Chill the butter. Stir the brown butter, making sure to evenly distribute the brown bits. Pour out all but two tablespoons of the butter into a small bowl. Transfer the bowl to the freezer and chill, stirring every three minutes until it reaches a soft consistency.
Cook the pears. Add the brown sugar to butter still in the pan. Turn the heat on medium and stir until the brown sugar melts. Add the pears. Simmer until the pears are slightly softened, about 2-3 minutes. Turn the heat down to low to keep warm.
Butter and flour your baking pan. Heavily butter an 8-inch or 9-inch round baking pan. Dust with flour. This is such an important step because you want the pears, cake and syrup to easily slide out when it’s done baking.
Make the cake
Mix the batter. Once the butter has reached a softened state. Add it to a stand mixer along with the white sugar and the remaining softened butter. Beat on medium speed until light and fluffy, about 2 minutes. Scrape the sides down and eggs and vanilla. Beat until incorporated.
While the butter creams, add flour, baking soda, baking powder, and salt to a medium bowl. Whisk to combine.
Add the flour and buttermilk in two batches on a low speed, alternating first with half of the flour, and then with half of the buttermilk. Repeat.
Assemble the cake. Arrange the pears in the bottom of the pan in a circular pattern. Pour the sauce on top. Gently dollop the batter in the pan and very carefully spread it out with a spatula.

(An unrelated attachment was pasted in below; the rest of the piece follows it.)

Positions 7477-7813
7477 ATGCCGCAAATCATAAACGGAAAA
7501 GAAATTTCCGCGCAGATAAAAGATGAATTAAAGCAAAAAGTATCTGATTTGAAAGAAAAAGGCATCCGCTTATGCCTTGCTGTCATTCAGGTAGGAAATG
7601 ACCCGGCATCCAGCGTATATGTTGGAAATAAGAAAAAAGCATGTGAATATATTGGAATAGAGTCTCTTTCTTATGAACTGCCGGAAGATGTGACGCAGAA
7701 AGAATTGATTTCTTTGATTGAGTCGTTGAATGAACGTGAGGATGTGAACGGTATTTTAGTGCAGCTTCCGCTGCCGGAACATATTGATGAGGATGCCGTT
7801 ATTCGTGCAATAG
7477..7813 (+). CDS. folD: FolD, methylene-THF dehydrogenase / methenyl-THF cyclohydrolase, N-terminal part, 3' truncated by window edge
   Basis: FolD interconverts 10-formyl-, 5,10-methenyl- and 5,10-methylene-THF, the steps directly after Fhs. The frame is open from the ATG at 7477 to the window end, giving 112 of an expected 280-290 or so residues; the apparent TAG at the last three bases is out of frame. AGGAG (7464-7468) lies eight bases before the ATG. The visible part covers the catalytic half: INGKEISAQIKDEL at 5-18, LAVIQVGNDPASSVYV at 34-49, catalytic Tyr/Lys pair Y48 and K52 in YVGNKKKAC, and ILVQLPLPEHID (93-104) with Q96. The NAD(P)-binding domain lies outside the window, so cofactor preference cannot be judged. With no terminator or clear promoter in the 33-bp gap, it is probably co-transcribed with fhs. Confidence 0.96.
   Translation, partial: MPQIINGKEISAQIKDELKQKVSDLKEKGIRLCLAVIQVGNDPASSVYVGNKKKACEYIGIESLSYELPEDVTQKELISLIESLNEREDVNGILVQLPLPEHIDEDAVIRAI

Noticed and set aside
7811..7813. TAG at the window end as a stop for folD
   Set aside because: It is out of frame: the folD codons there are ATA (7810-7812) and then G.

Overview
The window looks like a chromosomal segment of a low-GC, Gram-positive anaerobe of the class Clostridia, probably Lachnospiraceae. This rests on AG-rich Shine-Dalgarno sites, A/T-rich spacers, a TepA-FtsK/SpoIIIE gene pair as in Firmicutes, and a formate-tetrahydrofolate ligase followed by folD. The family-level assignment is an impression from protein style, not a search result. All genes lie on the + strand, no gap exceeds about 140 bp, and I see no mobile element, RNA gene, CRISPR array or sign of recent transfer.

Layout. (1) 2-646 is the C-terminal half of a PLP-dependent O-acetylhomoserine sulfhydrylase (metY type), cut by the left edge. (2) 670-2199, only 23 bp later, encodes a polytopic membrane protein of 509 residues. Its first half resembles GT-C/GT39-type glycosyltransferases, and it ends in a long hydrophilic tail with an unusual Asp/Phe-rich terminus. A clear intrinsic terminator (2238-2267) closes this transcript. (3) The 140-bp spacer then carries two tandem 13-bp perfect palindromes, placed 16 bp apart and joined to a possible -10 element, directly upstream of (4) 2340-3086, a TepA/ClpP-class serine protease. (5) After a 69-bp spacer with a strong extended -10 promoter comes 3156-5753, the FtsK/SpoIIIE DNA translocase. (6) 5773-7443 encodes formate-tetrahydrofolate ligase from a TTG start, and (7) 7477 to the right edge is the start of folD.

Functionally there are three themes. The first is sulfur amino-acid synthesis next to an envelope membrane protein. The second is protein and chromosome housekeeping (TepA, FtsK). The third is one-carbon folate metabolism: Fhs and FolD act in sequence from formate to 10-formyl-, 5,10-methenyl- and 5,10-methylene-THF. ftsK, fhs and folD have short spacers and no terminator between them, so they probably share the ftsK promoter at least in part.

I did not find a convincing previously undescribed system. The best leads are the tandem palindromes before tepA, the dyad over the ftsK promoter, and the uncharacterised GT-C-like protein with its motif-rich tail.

Bake and serve! Bake the cake 25-30 minutes until a toothpick comes out with just a few crumbs attached. Let the cake rest for one minute after coming out of the oven. Use a knife to pull the sides of the cake from the pan. Place a large plate or platter on top of the pan and then very quickly flip it over. Tap the top a few times with a spoon or knife and carefully remove the pan from the cake.
Serve warm or ro0m temperature!
Can I make this in advance?
Yes! Just make sure to invert it right away. I made upside-down pear cake on a Monday, ate a slice, and then saved it on a covered cake platter. I snacked on it for five days, and it will still great! I’m partial to it warm, so I would stick in in the microwave before eating for about 20 seconds.
What if I don’t have buttermilk?
Add two teaspoons of vinegar to the milk. Let it sit for five minutes.
What if my pears stick to the pan?
If you butter and flour the pan well enough, the pears and cake should NOT stick. If they do, don’t worry, just peel them off and nestle them back into the cake.
Do I have to make brown butter?
No. However, the brown butter is what makes this upside-down pear cake different than a traditional buttermilk cake. It adds an element of nuttiness you just can’t replicate with any other flavor. If you really don’t want to brown the butter, the recipe will still work if you just use all plain softened butter for the batter.
Substitutions and Tips and Tricks for Recipe Success
- Make sure to butter and flour your baking dish VERY well. The pears WILL stick if this isn’t done well enough.
- If your pears do stick, don’t fret! Just pick them off the bottom of the pan, and place them back on the cake where they belong. Dust with powdered sugar as stated, no one will know. 🙂
- Don’t overwork the batter! Once you start to add the flour and buttermilk, add in on a LOW speed JUST until it’s combined.
- Don’t wait to invert your cake! If the cake sits in the pan and cools, the bottom will get sticky and the pears will definitely stick to the bottom.